THE NAY FAMILY IN UTAH AND THE WEST
Mary was an excellent cook. She wasted nothing and utilized everything. She insisted that “you eat your food.” Her granddaughter, Leola, remembers her always wearing a big white apron with a pocket full of peppermint candies that she gave to the children when they were good. She was about 5’4″ and a little plumpish. She was always loving and never angry. She loved crocheting and sewing and she made herself a set of temple garments out of white flannel. The style then was sleeves to the wrist, legs to the ankles, and a neck with a high collar.
Temple work was very important to Mary and she received a call to work in the Manti Temple. She was in her 70′s. She moved to Manti and honored this calling. When Mary died she left behind many candy boxes filled with the names of the persons for whom she did the ordinance work. Mary is a “savior on Mount Zion.” I am sure there were many people for whom she did their temple work that greeted her as she passed through the veil.
Shortly before she died, however, when she was about 81, she fell and broke her hip. Lucy and Laura, her daughters, tenderly cared for her. She had her own home. Throughout her life, her hands had always been busy hands and after she could no longer engage in physical activities, her toil worn, gnarled hands continued to be useful and busy. I have a beautiful mental picture of her sitting in the big window of her small home, cutting and sewing with minute stitches tiny pieces of material that formed her lovely quilt blocks. She pieced dozens of quilt tops.
Mary Wilson Nay she possessed great faith and with conviction lived the principles of the gospel. Her name is not found in the annals of man, but in the Lamb’s Book of Life. She is numbered with the faithful who have overcome all things and endured until the end.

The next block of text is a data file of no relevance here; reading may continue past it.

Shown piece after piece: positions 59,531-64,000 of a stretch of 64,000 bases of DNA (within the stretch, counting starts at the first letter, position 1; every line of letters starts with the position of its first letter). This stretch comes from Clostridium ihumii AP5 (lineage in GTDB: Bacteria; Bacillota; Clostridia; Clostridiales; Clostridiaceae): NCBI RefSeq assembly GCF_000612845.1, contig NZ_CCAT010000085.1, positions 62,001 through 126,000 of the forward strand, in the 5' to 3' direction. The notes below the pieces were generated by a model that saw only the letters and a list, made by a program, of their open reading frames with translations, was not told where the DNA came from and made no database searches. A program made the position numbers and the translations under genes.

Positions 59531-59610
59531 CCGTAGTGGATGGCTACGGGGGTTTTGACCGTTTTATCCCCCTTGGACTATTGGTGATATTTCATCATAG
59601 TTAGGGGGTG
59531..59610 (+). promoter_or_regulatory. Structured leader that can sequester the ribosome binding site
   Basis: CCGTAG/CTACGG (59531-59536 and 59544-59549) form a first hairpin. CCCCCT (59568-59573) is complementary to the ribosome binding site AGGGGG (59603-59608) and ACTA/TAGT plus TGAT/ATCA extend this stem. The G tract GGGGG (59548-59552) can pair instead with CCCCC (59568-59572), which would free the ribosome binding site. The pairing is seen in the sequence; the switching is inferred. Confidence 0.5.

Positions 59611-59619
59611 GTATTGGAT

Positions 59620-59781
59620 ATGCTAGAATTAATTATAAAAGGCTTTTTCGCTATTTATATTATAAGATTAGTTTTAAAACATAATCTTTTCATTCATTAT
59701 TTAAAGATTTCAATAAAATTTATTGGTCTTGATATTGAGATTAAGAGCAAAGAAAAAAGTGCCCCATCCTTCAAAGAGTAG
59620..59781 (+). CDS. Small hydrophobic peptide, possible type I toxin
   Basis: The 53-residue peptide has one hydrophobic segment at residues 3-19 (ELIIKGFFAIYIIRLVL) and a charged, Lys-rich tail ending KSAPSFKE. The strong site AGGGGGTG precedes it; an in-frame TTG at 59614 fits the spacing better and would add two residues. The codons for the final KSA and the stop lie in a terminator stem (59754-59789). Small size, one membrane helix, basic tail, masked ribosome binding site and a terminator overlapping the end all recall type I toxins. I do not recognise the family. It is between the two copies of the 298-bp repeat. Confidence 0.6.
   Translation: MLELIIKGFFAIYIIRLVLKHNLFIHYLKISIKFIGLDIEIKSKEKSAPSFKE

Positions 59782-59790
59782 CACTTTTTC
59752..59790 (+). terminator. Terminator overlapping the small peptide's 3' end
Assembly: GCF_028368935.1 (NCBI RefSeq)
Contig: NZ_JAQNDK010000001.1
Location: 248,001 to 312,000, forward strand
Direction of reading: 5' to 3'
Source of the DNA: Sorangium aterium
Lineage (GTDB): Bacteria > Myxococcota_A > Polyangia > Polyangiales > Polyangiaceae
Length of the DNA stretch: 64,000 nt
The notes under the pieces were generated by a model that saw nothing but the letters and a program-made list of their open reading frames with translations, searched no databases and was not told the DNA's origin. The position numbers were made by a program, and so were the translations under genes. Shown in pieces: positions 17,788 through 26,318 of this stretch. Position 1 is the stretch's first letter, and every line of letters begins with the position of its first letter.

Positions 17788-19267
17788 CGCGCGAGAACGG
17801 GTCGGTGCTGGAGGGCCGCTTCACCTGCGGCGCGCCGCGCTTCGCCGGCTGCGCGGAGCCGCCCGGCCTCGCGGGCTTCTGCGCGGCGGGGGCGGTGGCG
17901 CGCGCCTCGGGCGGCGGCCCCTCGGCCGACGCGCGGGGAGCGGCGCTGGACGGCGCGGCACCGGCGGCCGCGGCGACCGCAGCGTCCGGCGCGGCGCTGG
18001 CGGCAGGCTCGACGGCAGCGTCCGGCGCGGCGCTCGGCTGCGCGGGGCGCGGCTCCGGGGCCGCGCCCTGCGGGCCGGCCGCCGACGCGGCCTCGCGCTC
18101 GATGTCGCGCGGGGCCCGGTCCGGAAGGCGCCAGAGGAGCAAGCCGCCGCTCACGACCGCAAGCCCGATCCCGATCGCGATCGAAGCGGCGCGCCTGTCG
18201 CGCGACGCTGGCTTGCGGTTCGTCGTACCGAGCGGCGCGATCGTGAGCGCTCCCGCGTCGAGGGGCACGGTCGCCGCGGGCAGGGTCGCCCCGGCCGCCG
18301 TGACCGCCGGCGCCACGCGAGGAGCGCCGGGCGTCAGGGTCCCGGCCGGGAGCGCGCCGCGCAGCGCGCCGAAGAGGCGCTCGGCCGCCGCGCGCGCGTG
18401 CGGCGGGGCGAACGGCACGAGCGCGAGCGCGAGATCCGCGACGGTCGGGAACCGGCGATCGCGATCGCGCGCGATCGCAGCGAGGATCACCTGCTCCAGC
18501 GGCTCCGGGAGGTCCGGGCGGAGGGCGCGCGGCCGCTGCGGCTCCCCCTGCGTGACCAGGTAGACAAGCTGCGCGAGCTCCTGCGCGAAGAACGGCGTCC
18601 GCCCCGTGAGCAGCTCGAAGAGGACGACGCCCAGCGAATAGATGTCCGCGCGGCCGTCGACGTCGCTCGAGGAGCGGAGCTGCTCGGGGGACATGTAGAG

Mary Wilson Nay-a stalwart 6 year old pioneer, an obedient, faithful daughter who lovingly cared for her parents in their afflictions even until their deaths; a devoted, loving wife, sustaining and honoring her husband and their marriage vows, truly his helpmeet; a kind, warmhearted, dedicated mother with compassion for all; a true, loyal daughter of our Heavenly Father; a savior on Mount Zion. By people such as this was this valley settled, the desert made to blossom like a rose and the gospel to flourish and go forth from Zion.
Mary died in her home in Marysvale, Utah and is buried in Marysvale. Her husband, William Edwin Nay, died January 5, 1895, and is buried in Monroe, Utah. There is a Black Hawk War inscription on his grave.
Above accounts from personal knowledge and records of Mary Wilson’s daughter, Lucy Nay James, and grand daughters, Leola Pearson and Grace Utley. The Personal History of Lucy Nay James is in the possession of Grace Utley.
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